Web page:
Our China dispute resolution lawyers have been handling way more than the usual number of disputes between Chinese factories and their foreign product buyers. In many of these cases, the foreign companies have come to our law firm after their Chinese factory claims they owe money for bad product. In none of these cases did our client have a good Manufacturing Agreement in place and so the Chinese companies almost invariably have at least some basis for their claims.
1. Your China IP is at risk of being seized
Be that as it may, the Chinese companies (pretty much without exception) threatened to sue our clients and the smarter ones have also threatened to freeze our client’s China trademarks, China copyrights and/or China patents and then take that IP once they prevail. In many instances our client’s only assets in China were its registered intellectual property so the threat to seize that IP was very real.
In a well-known 2011 Chinese court case, the Chinese court allowed a Chinese plaintiff to “freeze” a Chinese trademark belonging to a foreign company, Castel. In French CASTEL (卡斯代尔) Company Frozen out of China? The Re:Marks on Copyright and Trademark Blog wrote of this case and noted the risks that stem from it:
[T]he decision is of particular note for foreign entities who do not have significant assets in China. Typically, such entities may have considered themselves insulated from the risk of litigation in China due to a lack of assets in China. However, even foreign entities without significant assets in China very often have trademarks in China. Those trademarks are now in the firing line if the foreign entity ever gets sued, whether for trademark infringement or for other causes of action, particularly where the foreign entity has limited assets in China. Of course, this equally applies to foreign plaintiffs who seek to recover damages against Chinese defendants.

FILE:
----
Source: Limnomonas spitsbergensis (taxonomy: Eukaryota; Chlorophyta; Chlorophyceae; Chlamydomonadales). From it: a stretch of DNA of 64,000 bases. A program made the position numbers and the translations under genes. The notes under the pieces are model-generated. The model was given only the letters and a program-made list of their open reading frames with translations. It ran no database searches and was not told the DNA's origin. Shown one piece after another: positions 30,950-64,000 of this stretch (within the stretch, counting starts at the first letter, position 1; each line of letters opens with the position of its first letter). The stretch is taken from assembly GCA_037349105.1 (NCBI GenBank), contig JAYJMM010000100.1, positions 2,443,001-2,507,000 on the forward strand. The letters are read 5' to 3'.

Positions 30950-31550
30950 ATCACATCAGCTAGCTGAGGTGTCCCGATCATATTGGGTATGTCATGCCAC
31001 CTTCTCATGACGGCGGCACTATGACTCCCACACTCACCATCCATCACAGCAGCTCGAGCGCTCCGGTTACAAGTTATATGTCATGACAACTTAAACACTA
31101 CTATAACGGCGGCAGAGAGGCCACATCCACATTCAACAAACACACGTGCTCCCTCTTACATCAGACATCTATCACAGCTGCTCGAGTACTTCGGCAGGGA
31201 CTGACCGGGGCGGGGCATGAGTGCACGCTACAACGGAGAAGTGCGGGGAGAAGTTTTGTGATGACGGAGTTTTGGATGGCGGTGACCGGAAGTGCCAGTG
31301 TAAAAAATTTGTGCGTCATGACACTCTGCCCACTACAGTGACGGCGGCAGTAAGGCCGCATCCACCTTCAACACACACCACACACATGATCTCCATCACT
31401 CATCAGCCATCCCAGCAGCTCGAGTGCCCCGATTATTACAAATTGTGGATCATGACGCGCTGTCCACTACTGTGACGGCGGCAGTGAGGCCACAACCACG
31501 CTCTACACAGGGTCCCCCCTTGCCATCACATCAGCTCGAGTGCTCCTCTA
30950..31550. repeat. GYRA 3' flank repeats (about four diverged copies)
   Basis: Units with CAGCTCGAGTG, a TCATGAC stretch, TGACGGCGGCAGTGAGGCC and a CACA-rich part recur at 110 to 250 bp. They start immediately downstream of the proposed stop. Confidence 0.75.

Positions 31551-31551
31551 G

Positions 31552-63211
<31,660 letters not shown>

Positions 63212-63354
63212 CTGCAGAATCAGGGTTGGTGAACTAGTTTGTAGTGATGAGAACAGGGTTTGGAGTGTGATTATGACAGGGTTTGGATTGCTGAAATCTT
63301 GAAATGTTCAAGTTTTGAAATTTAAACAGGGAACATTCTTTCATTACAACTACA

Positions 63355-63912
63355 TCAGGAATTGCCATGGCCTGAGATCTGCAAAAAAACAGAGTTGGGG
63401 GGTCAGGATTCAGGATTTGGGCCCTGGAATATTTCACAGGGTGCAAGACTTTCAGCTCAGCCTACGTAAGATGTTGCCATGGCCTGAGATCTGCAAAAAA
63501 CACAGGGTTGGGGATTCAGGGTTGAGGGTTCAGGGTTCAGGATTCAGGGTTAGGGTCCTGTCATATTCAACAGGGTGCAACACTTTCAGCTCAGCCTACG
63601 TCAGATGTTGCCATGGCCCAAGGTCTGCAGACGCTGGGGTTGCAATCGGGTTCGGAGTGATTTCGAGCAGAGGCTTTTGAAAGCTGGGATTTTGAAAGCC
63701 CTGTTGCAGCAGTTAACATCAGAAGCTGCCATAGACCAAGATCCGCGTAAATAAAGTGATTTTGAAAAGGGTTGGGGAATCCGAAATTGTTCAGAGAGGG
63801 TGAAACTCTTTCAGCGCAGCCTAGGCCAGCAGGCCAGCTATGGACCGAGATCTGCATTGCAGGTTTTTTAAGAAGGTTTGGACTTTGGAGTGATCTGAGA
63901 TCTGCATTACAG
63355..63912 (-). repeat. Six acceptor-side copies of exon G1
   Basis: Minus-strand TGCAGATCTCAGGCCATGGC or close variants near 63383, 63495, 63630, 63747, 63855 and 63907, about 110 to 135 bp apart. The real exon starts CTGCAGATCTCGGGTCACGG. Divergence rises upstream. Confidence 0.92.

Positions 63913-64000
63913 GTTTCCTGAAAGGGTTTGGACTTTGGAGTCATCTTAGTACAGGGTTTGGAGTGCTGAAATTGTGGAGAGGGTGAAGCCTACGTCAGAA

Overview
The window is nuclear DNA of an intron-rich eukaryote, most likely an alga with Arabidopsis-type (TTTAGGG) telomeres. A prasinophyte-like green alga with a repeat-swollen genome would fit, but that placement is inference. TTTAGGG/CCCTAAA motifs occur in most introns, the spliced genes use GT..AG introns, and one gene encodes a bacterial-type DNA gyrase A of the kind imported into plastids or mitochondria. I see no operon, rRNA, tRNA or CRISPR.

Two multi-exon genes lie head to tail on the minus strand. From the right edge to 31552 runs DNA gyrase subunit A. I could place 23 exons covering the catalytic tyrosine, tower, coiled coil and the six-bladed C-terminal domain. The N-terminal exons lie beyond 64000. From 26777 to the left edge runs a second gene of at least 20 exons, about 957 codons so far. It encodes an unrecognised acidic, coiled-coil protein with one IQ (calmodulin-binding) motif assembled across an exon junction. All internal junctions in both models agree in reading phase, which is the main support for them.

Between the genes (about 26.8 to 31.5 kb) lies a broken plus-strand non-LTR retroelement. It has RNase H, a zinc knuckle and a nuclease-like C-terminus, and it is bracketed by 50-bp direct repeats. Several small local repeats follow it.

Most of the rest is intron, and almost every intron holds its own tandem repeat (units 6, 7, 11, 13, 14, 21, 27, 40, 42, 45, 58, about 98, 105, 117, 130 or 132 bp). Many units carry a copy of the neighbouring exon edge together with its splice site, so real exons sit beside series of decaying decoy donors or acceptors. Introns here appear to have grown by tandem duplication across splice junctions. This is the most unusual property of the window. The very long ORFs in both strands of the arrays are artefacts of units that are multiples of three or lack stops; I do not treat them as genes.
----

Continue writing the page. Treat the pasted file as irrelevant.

Our law firm has handled dozens of cases in which China’s export insurance company, Sinosure aggressively (always) threatens our clients to get them to pay off a Chinese factory for moneys allegedly owed. In those cases, one of the first things our dispute resolution lawyers do is try to figure out the best way to protect our client’s assets in China from seizure, including, in particular, its IP. This is a lot more complicated than it may seem and the below is one of my favorite examples of this:
Company X comes to our law firm with a Sinosure problem and we ask whether they have registered their brand names as China trademarks. They tell us that they have not and so we immediately tell them that they must do so because if they do not, there is a good chance the Chinese factory with which it is having the dispute will quickly do so and then use that trademark registration as leverage against them.*